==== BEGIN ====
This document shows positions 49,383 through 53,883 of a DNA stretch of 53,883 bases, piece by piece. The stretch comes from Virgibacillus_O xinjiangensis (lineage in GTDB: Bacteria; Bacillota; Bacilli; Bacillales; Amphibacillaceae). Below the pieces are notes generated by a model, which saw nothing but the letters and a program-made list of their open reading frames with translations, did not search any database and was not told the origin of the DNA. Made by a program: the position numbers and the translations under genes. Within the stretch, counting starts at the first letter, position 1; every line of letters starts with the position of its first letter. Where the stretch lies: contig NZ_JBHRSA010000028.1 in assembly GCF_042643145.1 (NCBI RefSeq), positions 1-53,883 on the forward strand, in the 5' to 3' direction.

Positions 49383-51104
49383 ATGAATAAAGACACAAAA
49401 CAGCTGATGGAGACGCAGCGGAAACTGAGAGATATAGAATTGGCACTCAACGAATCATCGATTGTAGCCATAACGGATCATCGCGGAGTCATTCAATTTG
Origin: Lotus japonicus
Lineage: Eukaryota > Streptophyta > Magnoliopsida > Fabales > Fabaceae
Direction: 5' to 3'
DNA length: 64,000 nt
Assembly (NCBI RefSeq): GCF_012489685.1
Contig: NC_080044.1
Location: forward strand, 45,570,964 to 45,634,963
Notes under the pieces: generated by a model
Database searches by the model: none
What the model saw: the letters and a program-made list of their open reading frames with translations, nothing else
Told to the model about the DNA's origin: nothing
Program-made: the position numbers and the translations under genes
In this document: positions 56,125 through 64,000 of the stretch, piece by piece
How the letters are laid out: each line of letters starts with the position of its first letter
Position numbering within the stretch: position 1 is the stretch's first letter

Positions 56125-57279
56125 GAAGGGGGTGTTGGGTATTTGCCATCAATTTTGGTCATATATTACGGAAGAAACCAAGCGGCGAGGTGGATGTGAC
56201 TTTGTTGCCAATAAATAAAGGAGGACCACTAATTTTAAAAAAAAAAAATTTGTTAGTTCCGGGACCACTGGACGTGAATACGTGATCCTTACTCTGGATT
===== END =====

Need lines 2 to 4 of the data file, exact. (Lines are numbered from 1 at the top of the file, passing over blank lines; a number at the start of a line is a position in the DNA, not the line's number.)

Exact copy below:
Positions 49383-51104
49383 ATGAATAAAGACACAAAA
49401 CAGCTGATGGAGACGCAGCGGAAACTGAGAGATATAGAATTGGCACTCAACGAATCATCGATTGTAGCCATAACGGATCATCGCGGAGTCATTCAATTTG